T&N Lawn Care
Proper lawn management increases weed control success! Proper lawn cutting heights are important when it comes to weed prevention. Lawn scalping refers to cutting your lawn grass to low, so low that you expose the stems of your grass blades. I advise against scalping your lawn due to its damaging effects on the health of your lawn. One problem is that grass blades photosynthesize to provide food to the roots. By chopping off the majority of this blade, you reduce the amount of energy the roots receive, and this makes for a weak lawn that is more susceptible to stress, insects and disease. Another problem with scalping is it encourages weed growth. Without the dense grass blades to block light, weed seeds are allowed to germinate and grow. In a scalped lawn, weeds can quickly dominate. Also, although not a problem in mild areas, the exposed stems of scalped lawns can be damaged by a sudden spring frost. We at T&N Lawn Care take weed control very seriously so you don't have to.
While some weeds are not particularly aggressive and blend in with the surrounding plants, making them hardly noticeable, others are distinctly destructive. Invasive weeds are often very noticeable with different textures, colors and growth habits. These weeds can overtake your lawn or garden in a single growing season leaving it unattractive and sparse. Some weeds can also be harmful if eaten by pets and livestock.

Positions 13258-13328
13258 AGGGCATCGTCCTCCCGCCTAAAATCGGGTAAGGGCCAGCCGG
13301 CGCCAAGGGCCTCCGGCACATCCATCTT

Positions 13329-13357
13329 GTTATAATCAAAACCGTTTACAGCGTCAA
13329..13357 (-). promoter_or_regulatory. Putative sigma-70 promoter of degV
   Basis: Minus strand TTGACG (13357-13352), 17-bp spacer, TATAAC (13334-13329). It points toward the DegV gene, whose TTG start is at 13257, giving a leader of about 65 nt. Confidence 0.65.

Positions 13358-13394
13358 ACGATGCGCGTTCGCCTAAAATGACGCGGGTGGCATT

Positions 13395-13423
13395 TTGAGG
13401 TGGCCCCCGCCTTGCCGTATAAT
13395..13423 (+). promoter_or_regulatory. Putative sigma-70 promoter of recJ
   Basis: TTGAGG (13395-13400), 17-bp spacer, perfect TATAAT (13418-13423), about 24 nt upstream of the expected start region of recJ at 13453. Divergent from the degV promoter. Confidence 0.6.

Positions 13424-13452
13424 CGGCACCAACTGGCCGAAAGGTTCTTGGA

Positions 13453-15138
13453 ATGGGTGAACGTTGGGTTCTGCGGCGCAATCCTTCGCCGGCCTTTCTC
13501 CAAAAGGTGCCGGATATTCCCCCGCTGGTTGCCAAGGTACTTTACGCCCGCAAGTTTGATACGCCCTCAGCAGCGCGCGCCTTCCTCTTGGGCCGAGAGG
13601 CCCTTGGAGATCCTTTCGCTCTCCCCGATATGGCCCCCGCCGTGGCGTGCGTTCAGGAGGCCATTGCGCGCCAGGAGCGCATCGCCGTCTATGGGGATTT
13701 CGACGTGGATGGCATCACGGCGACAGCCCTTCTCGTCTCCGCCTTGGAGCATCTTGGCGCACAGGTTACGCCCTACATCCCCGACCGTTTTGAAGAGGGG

Definition of a Weed
Weeds are generally plants that have absolutely no redeeming value as far as food, nutrition or medicine are concerned. They have accelerated growth patterns and often leave seeds to perpetuate their kind. Weeds are often poisonous if eaten, taste bad, have thorns or other physical features making them difficult to remove.
Compete for Nutrients
Weeds compete with flowers, grasses, vegetable and fruit plants for water, sunlight and nutrients leaving non-weed plants starving. This loss of nitrogen, phosphorus and potassium leaves them weak and prone to insect and disease infestation. Because most weeds grow at such an astounding rate, they often absorb more of one nutrient than another, leaving an imbalance. This overwhelms other plants often causing abnormal color, flower and fruit growth.
Compete for Space
The devastation that invasive weeds inflict is well documented, particularly because they are so successful in competing for space if not kept in check. Particularly devastating are invasive weeds that take over areas outside of its natural habitat. These weeds are all the more successful in killing neighboring plants as insects, disease and local wildlife generally stay away from something that is not familiar.
Plants that are not necessarily considered a weed in the true sense, can also wreak havoc on neighboring plants by attaching themselves and sapping its nutrients. These parasitic plants are either stem or root parasites, with the root variety being more common. Mistletoe (Viscum album) is a prime example of a parasitic plant that attaches itself to a host plant in order to obtain water and nutrients. Mistletoe can leave a host plant weak, causing it to eventually succumb to starvation, disease or pest infestation.